A view of the University of Colorado Boulder campus. (colorado.edu)
For the past couple of weeks, state officials have been reporting that outbreaks among college students could pose a danger to Colorado’s ability to keep COVID-19 under control.
It’s now clear that the number of new cases is rising on a steeper trajectory than during the spike after the Fourth of July, officials said at a COVID-19 briefing Sept. 22.
“(The increase is) similar to what we saw around the Fourth of July holiday,” state epidemiologist Rachel Herlihy said. “If you look at that time period, it was around 45%, I think, week-over-week increase. I want to say we were in the low 50s this past week for all age groups.”
“But if you look specifically excluding the 18- to 25-year-olds, so that contribution of college outbreaks right now, it is in the same 45% range,” she added.
It’s still unclear whether the increase in hospitalizations and deaths will match those associated with a July increase in cases, and whether the current case trajectory will continue. The summer increase led Gov. Jared Polis to mandate face coverings in indoor public spaces.
Colorado is seeing more cases across all demographics, “not necessarily related to the campus outbreaks — just a general increase,” Polis said.
The Colorado Department of Public Health and Environment reported an average of 524 new cases per day for the week ending Sept. 21, according to data updated around 4 p.m. on Sept. 22. One week prior, the state was reporting around 366 cases per day.
This summer’s spike culminated the week ending July 27, when CDPHE was reporting an average of 622 new cases a day.
The percent of COVID-19 tests that come back positive is also increasing, meaning that the increase in cases isn’t just due to more testing, officials said.
Meanwhile, hospitalizations for COVID-19 have remained relatively stable, Herlihy said. That’s due in part to the fact that much of the increase has been driven by college students, who are less likely to experience serious symptoms.
“You will see less hospitalization from that 18- to 25-year-old group,” Polis said at the briefing. “So we’re grateful. The danger is the community spread. We know that college students generally associate with one another, but many of them have jobs or work in the community.”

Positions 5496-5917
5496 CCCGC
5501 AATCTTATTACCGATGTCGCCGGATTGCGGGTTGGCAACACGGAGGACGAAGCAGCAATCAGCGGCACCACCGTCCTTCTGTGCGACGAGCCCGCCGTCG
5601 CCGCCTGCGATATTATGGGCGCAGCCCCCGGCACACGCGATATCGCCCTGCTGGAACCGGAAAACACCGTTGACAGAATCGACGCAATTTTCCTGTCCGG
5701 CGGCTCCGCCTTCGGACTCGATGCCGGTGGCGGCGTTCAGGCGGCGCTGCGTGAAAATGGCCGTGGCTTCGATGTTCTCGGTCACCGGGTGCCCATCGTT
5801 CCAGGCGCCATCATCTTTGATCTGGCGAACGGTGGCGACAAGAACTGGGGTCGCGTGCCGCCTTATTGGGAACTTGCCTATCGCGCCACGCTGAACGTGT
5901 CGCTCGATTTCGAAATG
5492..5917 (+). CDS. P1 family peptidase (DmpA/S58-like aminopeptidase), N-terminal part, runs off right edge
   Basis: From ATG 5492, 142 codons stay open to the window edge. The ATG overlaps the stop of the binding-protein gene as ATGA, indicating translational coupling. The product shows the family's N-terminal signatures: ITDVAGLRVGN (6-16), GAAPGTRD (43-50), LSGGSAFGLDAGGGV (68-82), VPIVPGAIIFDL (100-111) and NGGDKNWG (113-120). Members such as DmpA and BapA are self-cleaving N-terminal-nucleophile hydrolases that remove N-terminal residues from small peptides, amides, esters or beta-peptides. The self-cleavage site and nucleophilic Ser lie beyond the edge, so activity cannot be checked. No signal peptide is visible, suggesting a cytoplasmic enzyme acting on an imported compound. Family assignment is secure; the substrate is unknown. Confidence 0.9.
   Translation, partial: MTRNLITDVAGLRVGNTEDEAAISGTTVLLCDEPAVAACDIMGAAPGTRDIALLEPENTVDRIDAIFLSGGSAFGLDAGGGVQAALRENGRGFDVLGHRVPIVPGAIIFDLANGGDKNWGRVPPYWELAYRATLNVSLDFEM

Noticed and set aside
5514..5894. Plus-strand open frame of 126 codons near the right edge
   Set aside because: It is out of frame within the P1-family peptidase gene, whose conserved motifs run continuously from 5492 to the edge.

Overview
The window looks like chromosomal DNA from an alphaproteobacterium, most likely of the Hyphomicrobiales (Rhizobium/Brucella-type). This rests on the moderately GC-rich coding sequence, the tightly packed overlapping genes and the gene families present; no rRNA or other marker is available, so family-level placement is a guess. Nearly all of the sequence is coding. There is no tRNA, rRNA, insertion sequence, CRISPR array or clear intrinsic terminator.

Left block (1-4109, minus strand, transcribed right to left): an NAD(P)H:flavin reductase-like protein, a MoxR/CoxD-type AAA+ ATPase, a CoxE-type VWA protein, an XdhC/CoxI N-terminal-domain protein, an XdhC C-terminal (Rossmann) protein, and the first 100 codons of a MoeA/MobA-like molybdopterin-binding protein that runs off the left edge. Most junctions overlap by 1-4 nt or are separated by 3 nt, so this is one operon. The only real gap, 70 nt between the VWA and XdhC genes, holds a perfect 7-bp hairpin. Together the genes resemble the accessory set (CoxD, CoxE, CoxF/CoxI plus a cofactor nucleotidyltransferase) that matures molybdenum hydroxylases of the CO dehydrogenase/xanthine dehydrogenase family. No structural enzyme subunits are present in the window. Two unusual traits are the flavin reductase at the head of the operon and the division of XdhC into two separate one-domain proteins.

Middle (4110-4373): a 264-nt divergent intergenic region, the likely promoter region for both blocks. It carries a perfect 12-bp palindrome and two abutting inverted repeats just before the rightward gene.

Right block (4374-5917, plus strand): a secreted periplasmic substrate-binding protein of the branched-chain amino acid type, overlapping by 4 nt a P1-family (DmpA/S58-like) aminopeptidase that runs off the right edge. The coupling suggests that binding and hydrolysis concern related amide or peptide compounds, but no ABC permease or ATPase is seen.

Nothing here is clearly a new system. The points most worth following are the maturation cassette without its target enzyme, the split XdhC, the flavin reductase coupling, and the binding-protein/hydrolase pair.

The University of Colorado Boulder has reported 859 cases since testing began Aug. 24, including 474 from Sept. 15 through Sept. 21.
U.S. cases continue to rise
As of Sept. 22, more than 200,000 people in the U.S. alone have died due to COVID-19 since the pandemic began, according to data compiled by Johns Hopkins University. (The provisional death count from the Centers for Disease Control and Prevention puts the number at 187,072 through Sept. 19.)
The New York Times reports that the U.S. is seeing an average of about 40,000 new cases a day based on a seven-day average.
Colorado is doing better than many other states, as Polis has often said during his briefings. North Dakota, South Dakota and Wisconsin lead the nation in the number of cases per capita over the last week, according to the Times.
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A coronavirus vaccine is still a ways out. Though President Trump has previously said a vaccine could be widely available by Election Day in November, the Washington Post reported Sept. 22 that the federal Food and Drug Administration plans to issue stricter standards that would make that timeline unlikely to achieve until at least December, even through the emergency authorization process.
Still, Colorado is preparing for distribution. Those will probably include making the vaccine available first to health care workers, first responders and vulnerable populations, Polis said Sept. 22.
“Part of this is contingency planning, because you don’t yet know whether that number in — let’s say, the first week in December — is … 100,000 doses, 300,000 doses, 500,000 doses,” Polis said.
Herlihy added that Colorado was looking to CDC guidance about how to prioritize vaccine resources once a COVID-19 vaccine is available for distribution to the general public.
Polis said the state would brief the public on Colorado’s vaccine distribution plans within the next week or two.
In the meantime, officials urged Coloradans to get their flu shots, which Polis said should be available at pharmacies and community health clinics.
“Anytime is the right time” to get the flu shot, Herlihy said.
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